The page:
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Facts About Heart Disease

Risk Factors
  Non-Modifiable & Modifiable Risk Factors
  Metabolic Syndrome
  Learn Your Risk

Medical Conditions

Diagnostic Tools
  Laboratory Tests
  Non-invasive Tests
  Invasive Tests

  Non-invasive Treatment
  Invasive Treatment

Women and Heart Disease
Laboratory Tests

Diagnostic tools

Various tests are used to diagnose possible heart disease. The doctor will usually start with taking the full personal and family medical history, current and past symptoms, doing laboratory tests and an electrocardiogram. Based on the results of the doctor’s assessment and simple tests, he or she may order more complicated tests, if needed. Some of these tests are Non-invasive, which means that no instruments are inserted into the body. Other tests are invasive and require inserting instruments into the body.

Laboratory tests

The full evaluation will include the blood tests to determine the risk of heart disease as well the blood tests to evaluate other systems that can affect cardiovascular health.

Blood tests for heart disease

1. Lipid profile
. It usually includes :

Total cholesterol

LDL (low-density lipoprotein), the so-called “bad” cholesterol

HDL (high-density lipoprotein), the so-called “good” cholesterol


2. Lipoprotein (a), or Lp (a).

Lipoprotein (a) is a special type of lipid-containing protein. Your genes, not diet or exercise, play the main role in determining the level of Lp (a).

3. C-reactive protein (CRP).

C-reactive protein (CRP) is a protein your liver produces as part of your body’s response to injury or infection (inflammatory response). Inflammation plays a central role in the process of atherosclerosis, in which fatty deposits clog your arteries. Factoring in CRP test results with other blood tests results and risk factors for heart disease helps create an overall picture of your heart health.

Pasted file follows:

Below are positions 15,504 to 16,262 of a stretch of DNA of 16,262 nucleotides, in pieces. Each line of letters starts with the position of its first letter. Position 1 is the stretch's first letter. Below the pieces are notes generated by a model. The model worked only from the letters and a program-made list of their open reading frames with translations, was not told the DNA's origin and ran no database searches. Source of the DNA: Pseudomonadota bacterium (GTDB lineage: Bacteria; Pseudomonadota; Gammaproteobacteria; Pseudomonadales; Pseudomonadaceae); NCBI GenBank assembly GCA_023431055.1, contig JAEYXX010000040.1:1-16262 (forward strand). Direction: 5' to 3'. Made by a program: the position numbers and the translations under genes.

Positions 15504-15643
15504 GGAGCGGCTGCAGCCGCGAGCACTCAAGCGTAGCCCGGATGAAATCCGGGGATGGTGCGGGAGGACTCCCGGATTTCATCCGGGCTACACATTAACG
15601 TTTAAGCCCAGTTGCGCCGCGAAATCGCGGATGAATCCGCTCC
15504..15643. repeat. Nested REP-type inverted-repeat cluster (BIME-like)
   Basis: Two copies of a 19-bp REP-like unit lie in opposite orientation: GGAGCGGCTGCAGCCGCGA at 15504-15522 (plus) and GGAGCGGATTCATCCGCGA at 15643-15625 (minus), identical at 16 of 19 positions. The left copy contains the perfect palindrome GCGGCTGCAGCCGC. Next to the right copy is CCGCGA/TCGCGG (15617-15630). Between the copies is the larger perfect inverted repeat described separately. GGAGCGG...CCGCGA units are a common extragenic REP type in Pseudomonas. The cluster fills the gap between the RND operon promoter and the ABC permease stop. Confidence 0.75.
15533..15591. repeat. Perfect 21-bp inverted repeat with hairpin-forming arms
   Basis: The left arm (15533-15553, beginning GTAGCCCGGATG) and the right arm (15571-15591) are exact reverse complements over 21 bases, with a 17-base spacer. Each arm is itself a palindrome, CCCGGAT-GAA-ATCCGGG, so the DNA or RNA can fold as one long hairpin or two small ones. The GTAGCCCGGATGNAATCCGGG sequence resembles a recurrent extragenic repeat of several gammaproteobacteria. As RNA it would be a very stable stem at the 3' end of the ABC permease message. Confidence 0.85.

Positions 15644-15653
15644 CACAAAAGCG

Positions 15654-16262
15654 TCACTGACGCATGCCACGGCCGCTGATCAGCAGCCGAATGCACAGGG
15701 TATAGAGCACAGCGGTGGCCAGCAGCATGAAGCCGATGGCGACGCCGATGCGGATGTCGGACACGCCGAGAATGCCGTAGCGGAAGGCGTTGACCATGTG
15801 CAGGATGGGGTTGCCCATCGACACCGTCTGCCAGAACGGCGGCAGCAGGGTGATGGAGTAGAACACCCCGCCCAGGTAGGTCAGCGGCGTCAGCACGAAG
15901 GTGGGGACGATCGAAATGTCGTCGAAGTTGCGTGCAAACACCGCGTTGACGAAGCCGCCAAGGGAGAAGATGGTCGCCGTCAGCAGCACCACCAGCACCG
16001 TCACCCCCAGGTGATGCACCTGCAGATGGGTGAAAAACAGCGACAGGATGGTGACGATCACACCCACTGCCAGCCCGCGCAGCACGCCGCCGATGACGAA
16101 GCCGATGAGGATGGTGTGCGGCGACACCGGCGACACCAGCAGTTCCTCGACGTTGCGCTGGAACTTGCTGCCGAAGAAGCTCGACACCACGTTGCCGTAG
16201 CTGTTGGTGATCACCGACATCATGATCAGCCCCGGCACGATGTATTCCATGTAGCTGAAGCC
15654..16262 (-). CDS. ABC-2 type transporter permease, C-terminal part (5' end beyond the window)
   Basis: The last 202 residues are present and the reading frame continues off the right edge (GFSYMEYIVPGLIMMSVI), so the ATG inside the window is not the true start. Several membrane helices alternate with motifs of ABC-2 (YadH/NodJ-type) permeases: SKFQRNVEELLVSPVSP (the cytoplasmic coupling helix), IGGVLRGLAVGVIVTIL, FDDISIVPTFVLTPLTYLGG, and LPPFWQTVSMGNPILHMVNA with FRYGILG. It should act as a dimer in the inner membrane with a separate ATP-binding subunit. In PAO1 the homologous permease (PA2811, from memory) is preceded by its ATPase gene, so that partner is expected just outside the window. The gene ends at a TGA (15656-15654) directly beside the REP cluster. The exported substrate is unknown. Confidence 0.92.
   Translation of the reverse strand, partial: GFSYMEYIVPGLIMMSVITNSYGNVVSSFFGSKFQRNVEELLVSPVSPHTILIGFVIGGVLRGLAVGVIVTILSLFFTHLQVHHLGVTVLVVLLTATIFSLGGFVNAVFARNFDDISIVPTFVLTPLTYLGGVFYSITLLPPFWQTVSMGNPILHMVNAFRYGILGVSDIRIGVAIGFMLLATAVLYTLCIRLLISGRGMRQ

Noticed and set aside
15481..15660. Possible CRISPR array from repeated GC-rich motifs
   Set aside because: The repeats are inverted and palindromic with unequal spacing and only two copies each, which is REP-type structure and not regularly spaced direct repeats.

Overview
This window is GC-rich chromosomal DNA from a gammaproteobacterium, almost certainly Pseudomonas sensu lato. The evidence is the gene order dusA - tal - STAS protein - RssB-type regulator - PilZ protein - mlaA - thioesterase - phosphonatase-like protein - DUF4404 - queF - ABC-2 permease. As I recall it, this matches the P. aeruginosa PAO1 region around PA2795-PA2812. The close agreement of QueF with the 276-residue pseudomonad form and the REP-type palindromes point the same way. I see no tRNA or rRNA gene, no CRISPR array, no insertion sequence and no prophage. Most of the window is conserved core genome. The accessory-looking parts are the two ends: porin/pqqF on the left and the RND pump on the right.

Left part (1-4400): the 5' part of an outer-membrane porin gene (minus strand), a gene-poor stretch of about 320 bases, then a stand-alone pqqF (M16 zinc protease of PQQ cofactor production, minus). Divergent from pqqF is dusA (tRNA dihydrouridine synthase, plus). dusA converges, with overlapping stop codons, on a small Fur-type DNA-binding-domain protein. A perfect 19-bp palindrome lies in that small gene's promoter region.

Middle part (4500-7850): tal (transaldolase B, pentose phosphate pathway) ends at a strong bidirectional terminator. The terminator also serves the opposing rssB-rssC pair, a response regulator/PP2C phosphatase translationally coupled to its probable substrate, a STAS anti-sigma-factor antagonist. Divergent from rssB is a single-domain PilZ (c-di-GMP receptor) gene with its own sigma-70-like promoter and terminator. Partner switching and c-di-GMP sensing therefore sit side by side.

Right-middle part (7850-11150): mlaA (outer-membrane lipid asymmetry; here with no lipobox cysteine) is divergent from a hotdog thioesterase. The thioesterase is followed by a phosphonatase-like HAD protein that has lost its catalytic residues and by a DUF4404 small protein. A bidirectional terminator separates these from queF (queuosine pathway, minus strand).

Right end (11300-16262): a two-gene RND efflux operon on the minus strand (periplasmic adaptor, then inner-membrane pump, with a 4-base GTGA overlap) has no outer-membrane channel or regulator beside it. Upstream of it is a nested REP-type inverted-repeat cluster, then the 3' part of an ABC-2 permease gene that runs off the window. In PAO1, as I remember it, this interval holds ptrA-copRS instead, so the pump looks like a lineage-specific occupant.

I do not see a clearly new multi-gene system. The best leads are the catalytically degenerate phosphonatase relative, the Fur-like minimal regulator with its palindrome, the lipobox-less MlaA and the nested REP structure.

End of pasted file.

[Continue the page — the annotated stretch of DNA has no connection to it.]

4. Homocysteine
Homocysteine is a substance your body uses to make protein and to build and maintain tissue. But too much homocysteine may increase your risk of heart disease and stroke. Homocysteine is usually ordered for people who have a high risk for developing heart disease or have a known history of heart disease. It is also used for people with a family history of heart disease but no other known risk factors.

Blood test to evaluate other systems:

Complete Blood Count (CBC)
– panel of tests that measures red blood cells, white blood cells and platelets.

Sodium, Potassium levels
– to detect a problem with electrolytes in the body fluids.

Blood Urea Nitrogen, Creatinine
– to check kidney function

Fasting Glucose
– to diagnose diabetes or pre-diabetes

– to detect liver inflammation or damage

– to check thyroid function

How are these tests done?
Blood is drawn from a vein in your arm. Some tests require fasting for 12 hours, but most do not have any dietary restriction.

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